Why CGM

Patient Benefits

Whether type 1 or type 2, injections or pump—your patient may benefit.

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Who Can Benefit?

Many of your patients struggle to maintain good glycemic control, despite their best intentions. The barriers to good glycemic control are wide-ranging and far-reaching, contributing not only to long-term complications but also hindering a patient's day-to-day quality of life. 

CGM could be the right choice for these patients:

  • Type 1 and type 2 diabetes
  • Multiple daily injections (MDI) and insulin pump regimens
  • Not at A1C goal
  • Hypoglycemia unawareness
  • Problematic hypoglycemia
  • Wide fluctuations in glycemic variability
  • Unwilling or unable to carb count
  • Frustrated with fingersticks

More Insight than Monitoring Alone

Unlike a single reading from a blood glucose meter, continuous glucose monitoring (CGM) provides dynamic information about the speed and direction of glucose levels, giving your patient continuous and timely feedback on diet, exercise, and insulin requirements to help make informed diabetes treatment decisions. CGM is a powerful therapy management tool that can inform better diabetes treatment decisions, ultimately leading to tighter glycemic control than using a blood glucose meter alone.1 In fact real-time CGM use has been proven to improve glycemic variability and control across 29 indices, including2:

  • Percentage within control
  • Percentage above target
  • Percentage below target
  • Mean glucose
  • Standard deviation of daily means

 

 

Dispelling the Myths of CGM Usage in MDI Patients

There are commonly held beliefs in the diabetes community that patients on a multiple daily injections (MDI) regimen wouldn't benefit from CGM use either because they wouldn't be willing to wear a CGM device or they would find it too complicated to use. The Diamond study provides compelling evidence to challenge these misperceptions, showing that MDI patients experience significant A1C reductions, regardless of education level, math ability or age.3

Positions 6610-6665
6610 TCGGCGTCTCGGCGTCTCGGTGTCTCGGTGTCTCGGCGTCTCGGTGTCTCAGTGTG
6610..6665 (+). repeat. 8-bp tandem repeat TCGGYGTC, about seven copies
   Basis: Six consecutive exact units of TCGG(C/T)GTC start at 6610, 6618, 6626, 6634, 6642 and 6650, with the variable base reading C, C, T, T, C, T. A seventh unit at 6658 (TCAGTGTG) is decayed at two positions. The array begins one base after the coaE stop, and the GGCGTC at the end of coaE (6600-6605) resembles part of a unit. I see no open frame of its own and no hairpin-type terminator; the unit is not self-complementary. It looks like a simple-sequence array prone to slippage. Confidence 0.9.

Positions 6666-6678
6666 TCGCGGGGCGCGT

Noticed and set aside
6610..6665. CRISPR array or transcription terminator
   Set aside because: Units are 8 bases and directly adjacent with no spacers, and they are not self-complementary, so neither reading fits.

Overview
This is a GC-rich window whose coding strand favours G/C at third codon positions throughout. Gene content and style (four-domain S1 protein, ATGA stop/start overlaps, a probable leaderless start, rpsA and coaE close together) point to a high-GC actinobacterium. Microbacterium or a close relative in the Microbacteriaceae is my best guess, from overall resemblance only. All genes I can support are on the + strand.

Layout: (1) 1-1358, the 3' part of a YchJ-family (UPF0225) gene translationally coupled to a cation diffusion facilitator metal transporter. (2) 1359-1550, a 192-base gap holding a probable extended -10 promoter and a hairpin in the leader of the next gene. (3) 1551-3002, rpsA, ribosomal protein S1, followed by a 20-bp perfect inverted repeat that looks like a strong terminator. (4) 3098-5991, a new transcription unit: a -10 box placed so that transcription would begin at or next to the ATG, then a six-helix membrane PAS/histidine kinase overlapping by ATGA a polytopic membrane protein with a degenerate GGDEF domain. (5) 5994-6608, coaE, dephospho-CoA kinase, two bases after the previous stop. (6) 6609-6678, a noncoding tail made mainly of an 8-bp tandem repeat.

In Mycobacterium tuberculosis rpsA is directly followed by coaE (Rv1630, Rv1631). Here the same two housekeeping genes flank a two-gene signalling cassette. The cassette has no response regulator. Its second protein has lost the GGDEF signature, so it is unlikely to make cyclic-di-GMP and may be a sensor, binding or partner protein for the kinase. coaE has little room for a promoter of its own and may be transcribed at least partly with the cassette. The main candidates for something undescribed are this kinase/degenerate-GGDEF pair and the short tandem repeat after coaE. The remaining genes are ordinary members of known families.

Myth

CGM is too complicated to use, especially for populations with less education and math ability, and for those who are older. 

Results

Study participants demonstrated significant A1C reductions, regardless of education level, math ability and age. 

Myth

MDI patients would be reluctant to use a wearable diabetes technology.

Results

Subjects on a MDI insulin regimen demonstrated a high rate of adherence: at week 24, 93% of subjects were still using the Dexcom CGM System ≥6 days/week.

 

 

Take a Closer Look at Two Hypothetical Patient Profiles

Insulin Carb Ratio and Correction Factor Dosing Regimen

MDI Therapy

32-year-old with type 1 diabetes; current A1C of 7.8%.

Fixed Prandial Insulin Dosing Regimen

MDI Therapy

47-year-old with type 2 diabetes; current A1C is 9.2%; non-compliant with morning insulin injections.

1

Pettus J, Price DA, Edelman SV. How Patients with Type 1 Diabetes Translate Continuous Glucose Monitoring Data into Diabetes Management Decisions. Endocr Pract. 2015;:1-25.

2

Rodbard D, Bailey T, Jovanovic L, Zisser H, Kaplan R, Garg SK. Improved quality of glycemic control and reduced glycemic variability with use of continuous glucose monitoring. Diabetes Technol Ther. 2009 Nov;11(11).727-23.

3

Beck RW, Riddlesworth T, Ruedy K, et al. Effect of continuous glucose monitoring on glycemic control in adults with type 1 diabetes using insulin injections: The diamond randomized clinical trial. JAMA. 2017;317(4):371-378. doi:10.1001/jama.2016.19975.

Contact Dexcom

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